When will companies figure out that one of the key tenets to good business is goodwill?
Sky TV yesterday cut its prices, and that’s great, but I’m a Sky customer, and short of reading about it in the paper, I would otherwise not have known a thing about it.
Where’s the email or text telling me about this?
Where’s the offer to reduce my subscription given the new pricing starts today? There isn’t one; well, not yet.
A phone call to Sky told me via an automated message that the company “has a new pricing plan!” and that they will be “writing to me” at some stage this month regards the new pricing.
Why as a customer am I having to chase them though? Sitting on hold waiting for various options, an automated message directing me to the website. Waiting longer on hold, only to get to the eventual much desired customer service line, only to be hung up on after a pre recorded message saying, ‘we are unable to answer your call right now – you may wish to contact us via our website… thanks for calling,’ click.
How much time do I have to chase Sky? Well, about as much time as I have to watch it: none.
Credit where credit’s due though. After sitting quietly by, seemingly with their heads buried in the sand while Lightbox, Netflix, and streaming on demand services grabbed many of their customers, it’s good they’re finally doing something.
But is it too little too late?
Even Sky chief executive John Fellet says it was a Hobson’s choice. Sky directors believe the impact of the price change will be positive, but recognise there’s uncertainty around customer churn and subscriber numbers.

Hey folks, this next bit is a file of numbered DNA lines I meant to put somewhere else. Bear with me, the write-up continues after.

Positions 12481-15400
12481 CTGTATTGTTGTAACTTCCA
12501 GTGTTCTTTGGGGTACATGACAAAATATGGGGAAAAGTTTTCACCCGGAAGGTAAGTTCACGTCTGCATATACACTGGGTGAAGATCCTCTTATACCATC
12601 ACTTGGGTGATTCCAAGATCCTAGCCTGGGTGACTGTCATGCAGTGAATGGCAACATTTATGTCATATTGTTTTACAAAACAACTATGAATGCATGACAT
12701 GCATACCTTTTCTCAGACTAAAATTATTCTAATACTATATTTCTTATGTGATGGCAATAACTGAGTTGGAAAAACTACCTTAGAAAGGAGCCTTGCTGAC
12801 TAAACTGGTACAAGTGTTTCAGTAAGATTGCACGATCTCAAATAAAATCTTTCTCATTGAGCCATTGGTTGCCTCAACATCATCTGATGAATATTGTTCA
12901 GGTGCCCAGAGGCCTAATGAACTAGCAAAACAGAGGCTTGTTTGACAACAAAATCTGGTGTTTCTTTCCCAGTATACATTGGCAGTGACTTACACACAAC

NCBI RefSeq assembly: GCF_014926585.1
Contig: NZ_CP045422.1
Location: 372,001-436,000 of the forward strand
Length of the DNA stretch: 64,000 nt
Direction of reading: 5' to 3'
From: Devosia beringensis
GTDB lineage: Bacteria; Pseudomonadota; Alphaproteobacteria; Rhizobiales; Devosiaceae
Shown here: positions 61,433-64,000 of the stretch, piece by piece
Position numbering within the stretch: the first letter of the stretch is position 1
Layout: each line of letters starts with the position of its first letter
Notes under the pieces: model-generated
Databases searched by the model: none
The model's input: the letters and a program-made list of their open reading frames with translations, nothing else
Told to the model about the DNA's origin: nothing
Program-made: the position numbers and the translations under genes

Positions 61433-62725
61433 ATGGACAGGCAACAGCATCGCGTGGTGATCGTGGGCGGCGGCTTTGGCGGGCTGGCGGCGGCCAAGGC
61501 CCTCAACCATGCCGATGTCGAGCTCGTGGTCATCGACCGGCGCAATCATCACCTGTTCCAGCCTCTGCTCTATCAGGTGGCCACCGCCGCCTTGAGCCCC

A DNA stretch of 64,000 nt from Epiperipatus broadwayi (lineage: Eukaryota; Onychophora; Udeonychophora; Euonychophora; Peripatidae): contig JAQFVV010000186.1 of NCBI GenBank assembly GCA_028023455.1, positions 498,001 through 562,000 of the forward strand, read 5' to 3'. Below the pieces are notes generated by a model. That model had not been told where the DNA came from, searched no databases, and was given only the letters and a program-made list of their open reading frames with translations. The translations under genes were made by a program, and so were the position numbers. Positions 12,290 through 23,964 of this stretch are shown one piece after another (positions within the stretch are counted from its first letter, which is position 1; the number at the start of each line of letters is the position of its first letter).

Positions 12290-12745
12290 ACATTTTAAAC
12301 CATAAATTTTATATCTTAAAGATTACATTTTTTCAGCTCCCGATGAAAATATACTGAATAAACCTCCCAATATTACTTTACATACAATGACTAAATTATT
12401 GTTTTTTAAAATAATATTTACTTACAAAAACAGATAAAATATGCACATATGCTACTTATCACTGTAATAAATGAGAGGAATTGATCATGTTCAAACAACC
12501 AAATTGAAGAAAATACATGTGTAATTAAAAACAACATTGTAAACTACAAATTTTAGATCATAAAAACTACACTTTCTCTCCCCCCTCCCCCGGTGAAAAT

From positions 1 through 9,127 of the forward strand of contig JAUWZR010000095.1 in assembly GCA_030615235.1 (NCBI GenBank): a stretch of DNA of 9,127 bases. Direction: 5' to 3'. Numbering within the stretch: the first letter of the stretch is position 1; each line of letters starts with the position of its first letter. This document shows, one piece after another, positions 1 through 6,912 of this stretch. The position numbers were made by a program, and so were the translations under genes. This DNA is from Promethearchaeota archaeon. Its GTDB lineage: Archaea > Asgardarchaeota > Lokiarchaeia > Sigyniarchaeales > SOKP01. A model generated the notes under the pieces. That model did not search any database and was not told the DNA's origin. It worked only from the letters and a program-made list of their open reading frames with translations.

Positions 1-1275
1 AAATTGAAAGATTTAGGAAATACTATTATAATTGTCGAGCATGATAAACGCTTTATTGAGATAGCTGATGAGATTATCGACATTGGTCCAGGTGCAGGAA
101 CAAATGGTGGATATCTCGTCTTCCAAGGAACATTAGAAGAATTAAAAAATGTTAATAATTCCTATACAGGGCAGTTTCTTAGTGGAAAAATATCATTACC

When customers have more choice, they weigh up many factors, and actually, it’s not just price.
A flooded marketplace means people can be more discerning. Customers want to feel like they’re part of something that’s going somewhere, a company who treats them well, shows goodwill, and makes an effort to retain them, especially in such a competitive market.
An automated message telling customers they can go to the website, or wait to be written to, doesn’t really cut it.
I do note as a Sky customer though how quick they are to text me when a boxing match is on, asking if I’d like to buy it. Seems they can work the technology and information when it’s to their benefit, but perhaps not so much when it’s to ours.
There also appeared confusion over those who have Sky services through their Vodafone account. Those with Sky Basic through Vodafone getting a $10 discount wanted to know if they’d still get that discount now that Sky Basic was split in two.
Sky was unable to clarify and deferred to Vodafone, who seemed unable to give a clear answer either. Vodafone, after putting me through to three different people, still didn't have the answer, but did tell me to 'have a great day' though, so that was something.
So will Sky customers stay? Well, it depends if they even find, out about the new charges in the first place I guess. I’ll stand by for my letter, but I won’t hold my breath that it’ll be as easy to opt in to the new discounts as it is to buy a boxing match.